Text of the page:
An 8-oz cup of it also has around 92g of sugar - about three times more than the amount of sugar in an 11-oz can of cola. The good news is that tapioca is a good source of iron and manganese.
Bubble Tea Making Kit
You now know the answer to, “What is Bubble Tea?” and how many calories it contains. We’ll be explaining how to make Bubble Tea at home momentarily, although we’d like first to talk you through a Bubble Tea making kit.
This isn’t as complicated as it might sound. Even better, you can get at least a couple of the components right here with us.
Alternatives include Jasmine Tea for a floral flavour, Red Berry Fruit Tisane to satisfy the sweet tooth, or Oolong Formosa Tea to honour Taiwanese culture.
We would be remiss, of course, if we didn’t talk about its namesake: boba (a transliteration of the word for “bubble”), better known as tapioca pearls.
You’ll need to have some of these to hand before you can get started, as well as a basic sugar syrup - used to soak the pearls. When it comes to other flavourings, the possibilities are almost endless.
How to Make Bubble Tea at Home?
There is nothing left but to explore how to make Bubble Tea at home. Are you excited? We certainly are. You have the Tea, you have the tapioca pearls, you have the milk or Milk Alternative for Tea, and you have any other ingredients you’d like to include.
The kettle is boiling, the cups are at the ready, and there are straws in each of them. Now, simply follow these instructions:
1, Start Brewing the Tea.
Put the kettle on and prepare your Loose Tea or Tea bags in mugs. If you’ve chosen Green or Oolong, say, then allow the water to cool to around 80 or 90°C and steep it for 1-3 minutes.
If you’ve gone for Black Tea, then you can pour almost immediately and infuse for 3-5 minutes. Brewing times can last longer for Herbal and Fruit Tisanes, so anything from 5-10 minutes.
2, Make the Sugar Syrup.
You can do this by adding water and sugar to a saucepan and quickly stirring it together. Heat the water to medium-high and wait until the sugar fully dissolves.
Remove the saucepan once it has boiled and allow the syrup time to cool before transferring it to a jar.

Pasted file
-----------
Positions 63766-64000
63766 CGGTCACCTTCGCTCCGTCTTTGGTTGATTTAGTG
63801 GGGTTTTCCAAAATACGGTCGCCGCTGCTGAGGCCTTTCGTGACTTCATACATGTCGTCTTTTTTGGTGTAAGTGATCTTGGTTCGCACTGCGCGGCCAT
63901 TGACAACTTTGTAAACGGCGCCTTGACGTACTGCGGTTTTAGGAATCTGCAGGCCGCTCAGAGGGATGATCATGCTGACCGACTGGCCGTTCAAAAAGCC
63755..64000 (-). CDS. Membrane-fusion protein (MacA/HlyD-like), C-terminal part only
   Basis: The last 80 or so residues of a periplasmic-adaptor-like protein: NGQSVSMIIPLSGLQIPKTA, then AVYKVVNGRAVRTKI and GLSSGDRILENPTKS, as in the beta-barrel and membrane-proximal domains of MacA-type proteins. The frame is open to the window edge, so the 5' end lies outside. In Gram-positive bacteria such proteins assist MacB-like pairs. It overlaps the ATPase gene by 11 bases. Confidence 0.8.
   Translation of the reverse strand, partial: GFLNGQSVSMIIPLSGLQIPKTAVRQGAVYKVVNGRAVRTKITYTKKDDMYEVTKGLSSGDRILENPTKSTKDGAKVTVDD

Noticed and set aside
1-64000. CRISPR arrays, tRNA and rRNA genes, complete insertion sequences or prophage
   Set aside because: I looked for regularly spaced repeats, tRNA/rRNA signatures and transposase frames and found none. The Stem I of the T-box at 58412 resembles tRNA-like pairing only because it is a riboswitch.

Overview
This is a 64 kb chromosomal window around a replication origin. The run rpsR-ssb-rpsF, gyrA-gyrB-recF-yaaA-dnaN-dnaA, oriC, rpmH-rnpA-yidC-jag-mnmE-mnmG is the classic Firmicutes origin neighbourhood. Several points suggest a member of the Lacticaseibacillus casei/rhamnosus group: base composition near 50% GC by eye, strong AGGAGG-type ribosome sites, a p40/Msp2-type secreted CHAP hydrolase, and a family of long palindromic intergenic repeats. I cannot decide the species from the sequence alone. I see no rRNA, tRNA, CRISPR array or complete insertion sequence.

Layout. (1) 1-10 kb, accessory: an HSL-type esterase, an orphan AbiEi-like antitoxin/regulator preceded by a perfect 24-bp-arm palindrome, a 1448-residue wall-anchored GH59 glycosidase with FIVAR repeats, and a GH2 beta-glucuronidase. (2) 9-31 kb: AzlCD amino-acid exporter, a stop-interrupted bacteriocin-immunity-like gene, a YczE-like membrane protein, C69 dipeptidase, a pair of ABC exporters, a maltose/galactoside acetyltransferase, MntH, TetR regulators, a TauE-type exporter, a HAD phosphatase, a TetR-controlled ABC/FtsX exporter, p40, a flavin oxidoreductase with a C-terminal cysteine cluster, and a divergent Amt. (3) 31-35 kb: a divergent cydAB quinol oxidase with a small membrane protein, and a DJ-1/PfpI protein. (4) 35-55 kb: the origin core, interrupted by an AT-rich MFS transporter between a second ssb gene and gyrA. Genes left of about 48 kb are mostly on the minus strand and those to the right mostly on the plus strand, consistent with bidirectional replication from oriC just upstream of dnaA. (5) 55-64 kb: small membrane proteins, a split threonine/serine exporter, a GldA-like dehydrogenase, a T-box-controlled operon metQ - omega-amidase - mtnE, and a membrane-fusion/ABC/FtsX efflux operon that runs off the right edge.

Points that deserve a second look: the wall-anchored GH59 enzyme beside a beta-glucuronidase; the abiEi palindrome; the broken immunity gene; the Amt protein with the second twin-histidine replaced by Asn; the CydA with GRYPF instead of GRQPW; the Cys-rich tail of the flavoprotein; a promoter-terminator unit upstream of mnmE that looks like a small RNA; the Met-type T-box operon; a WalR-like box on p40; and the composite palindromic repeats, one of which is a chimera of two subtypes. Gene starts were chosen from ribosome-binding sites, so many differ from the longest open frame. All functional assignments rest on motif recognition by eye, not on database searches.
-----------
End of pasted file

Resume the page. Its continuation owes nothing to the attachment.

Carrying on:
3, Heat the Tapioca Pearls.
Get your saucepan again and bring about four cups of water to boil, then add the tapioca pearls. You should stir it until the pearls start floating to the top before leaving it to cook for another five minutes.
At this point, you can test the pearls to see if they’re suitably soft. Finally, remove each pearl, rinse them with cool water, and transfer them into a bowl to mix with your syrup.
4, Put Together the Beverage.
You can look to straining the Tea - now a little cooler - into a pitcher and dividing the pearls into large glasses. Add a few ice cubes to each glass before pouring in the Tea.
Next comes 1½ tbsp of milk and 1½ tbsp of syrup. Stir and have a taste test to see if it’s right.
There you have it: you now know how to make Bubble Tea at home! If you’re entertaining guests, consider having a small pitcher of milk and the jar of syrup close by so they can make it to their tastes.
It’s worth noting, though, that instructions may differ depending on which Bubble Tea recipes you’re using. The one above is the traditional and most popular method.
This article has given you a rundown of everything you need to know about Bubble Tea, including how to make Bubble Tea at home. From its humble origins in a Taiwan cafe during the 80s, it has since become a global superstar in the world of Tea.
Why not try making Bubble Tea for yourself today? Start your journey with The Kent and Sussex Tea and Coffee Company.